This article originally appeared in the April 1996 issue of SPIN. In honor of the release of Garbage’s seventh studio album No Gods No Masters, we’re republishing the story here.
Garbage are standing on a pier looking out at the ocean. Suddenly Butch Vig spots something and points. “What’s that?” he wonders. Steve Marker squints. “Three seals?” he guesses. “I don’t think so,” says Duke Erikson. Shirley Manson pulls out her binoculars and checks. “Oh my God,” she pants. They realize it’s the sopping heads and flailing arms of Courtney Love, Kim Deal, and Alanis Morissette. They’re sinking fast. There’s only time to rescue one of them. Which alternative-rock superstar does Garbage decide to save?
“Courtney Love,” says Manson. “Definitely. Undoubtedly.”
“I have to say Courtney or she’ll kick my ass,” says Vig after a nervous pause. “I’d probably want to swim out and save Kim first, but I think she could make her own way back to shore.”
“Actually,” says Erikson, “Courtney could save herself. I’d have to go for Kim.”
“And now I feel really rotten about poor Alanis,” says Manson.
“I’ll save Alanis,” says Marker.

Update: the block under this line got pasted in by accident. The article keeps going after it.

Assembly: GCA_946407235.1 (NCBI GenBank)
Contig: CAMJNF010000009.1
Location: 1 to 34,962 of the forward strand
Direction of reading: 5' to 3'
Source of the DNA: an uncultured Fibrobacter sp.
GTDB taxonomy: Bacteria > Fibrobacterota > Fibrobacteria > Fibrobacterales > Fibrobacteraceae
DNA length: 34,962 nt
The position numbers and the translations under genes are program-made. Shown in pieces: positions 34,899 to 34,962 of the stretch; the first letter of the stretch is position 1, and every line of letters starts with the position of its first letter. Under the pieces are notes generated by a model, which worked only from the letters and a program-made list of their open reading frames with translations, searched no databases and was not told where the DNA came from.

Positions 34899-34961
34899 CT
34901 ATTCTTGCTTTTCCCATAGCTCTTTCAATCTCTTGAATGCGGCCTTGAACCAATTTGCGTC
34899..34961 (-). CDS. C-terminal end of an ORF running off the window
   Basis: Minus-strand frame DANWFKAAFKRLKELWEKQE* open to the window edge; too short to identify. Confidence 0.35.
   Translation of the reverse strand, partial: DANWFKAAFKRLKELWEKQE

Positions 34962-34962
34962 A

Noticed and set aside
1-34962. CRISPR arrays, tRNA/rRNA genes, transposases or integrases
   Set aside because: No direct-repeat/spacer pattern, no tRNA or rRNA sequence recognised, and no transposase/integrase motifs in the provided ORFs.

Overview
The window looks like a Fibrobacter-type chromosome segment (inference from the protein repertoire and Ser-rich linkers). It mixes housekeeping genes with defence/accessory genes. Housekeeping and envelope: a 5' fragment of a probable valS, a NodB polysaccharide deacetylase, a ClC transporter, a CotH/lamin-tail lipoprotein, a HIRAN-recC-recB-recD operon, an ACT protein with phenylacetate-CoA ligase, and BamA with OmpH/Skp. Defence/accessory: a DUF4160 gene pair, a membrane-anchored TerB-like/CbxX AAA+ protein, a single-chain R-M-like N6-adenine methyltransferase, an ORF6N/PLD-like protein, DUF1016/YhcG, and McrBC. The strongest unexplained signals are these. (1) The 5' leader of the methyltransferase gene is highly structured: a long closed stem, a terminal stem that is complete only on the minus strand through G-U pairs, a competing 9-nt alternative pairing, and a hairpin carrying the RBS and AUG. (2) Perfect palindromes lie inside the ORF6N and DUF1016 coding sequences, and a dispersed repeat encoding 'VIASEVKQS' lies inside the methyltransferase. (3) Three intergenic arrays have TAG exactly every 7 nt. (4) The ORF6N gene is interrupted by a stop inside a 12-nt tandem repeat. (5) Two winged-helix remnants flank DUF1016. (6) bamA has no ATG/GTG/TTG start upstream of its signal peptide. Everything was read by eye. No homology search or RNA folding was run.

“We’re all pretty p.c. here,” says Vig. “So let’s say we’d rent a tugboat and drag all of them back to shore.”
“Fuck p.c.,” says Manson. “We’d save Courtney.”
Actually, Garbage are sitting around an ashtray-clogged table in the bar of West Hollywood’s Mondrian Hotel. The closest thing to a body of water is the round of rum and tonics that Vig, Marker, and Manson have just raised in toast to Erikson. It’s his birthday (“old enough to know better” is as close as he’ll come to revealing his age). Erikson, who looks fortyish, is a tall, lean man with a kindly, goofball demeanor. Big-boned Steve Marker, laid-back Shakespeare look-alike Butch Vig, and birthday boy Duke Erikson have been friends and on-and-off bandmates for years. Vig, of course, is the record producer of the past half-dozen years. As Nevermind‘s sonic architect, he gave grunge its tone of voice, and his light yet serious touch taught punk bands all over the world how to crash the airwaves without sacrificing their edge. More recently, through his work with Smashing Pumpkins, Sonic Youth, U2, and Nine Inch Nails, he helped drag art-rock into the ’90s. The guy’s a bona fide knob-twiddling god, but in person he’s friendliness incarnate.
Surprisingly, so is Shirley Manson. Based on Garbage’s videos, I’d expected someone surly and slouchy and defiantly sensual. In fact, she’s very alert, very funny, speaks with a dense Scottish brogue, and has the tense, imploding posture of someone who’s a lot more comfortable with her mind than with her body. So I guess I can cross off the question an overheated acquaintance begged me to ask. Namely, is the rumor true that she’s an ex-junkie and ex-prostitute? Still, what the hell.
“What?!” Manson laughs, then leans into the tape recorder, all serioso. “Yes, I was a junkie and I was a prostitute and I enjoyed doing both.”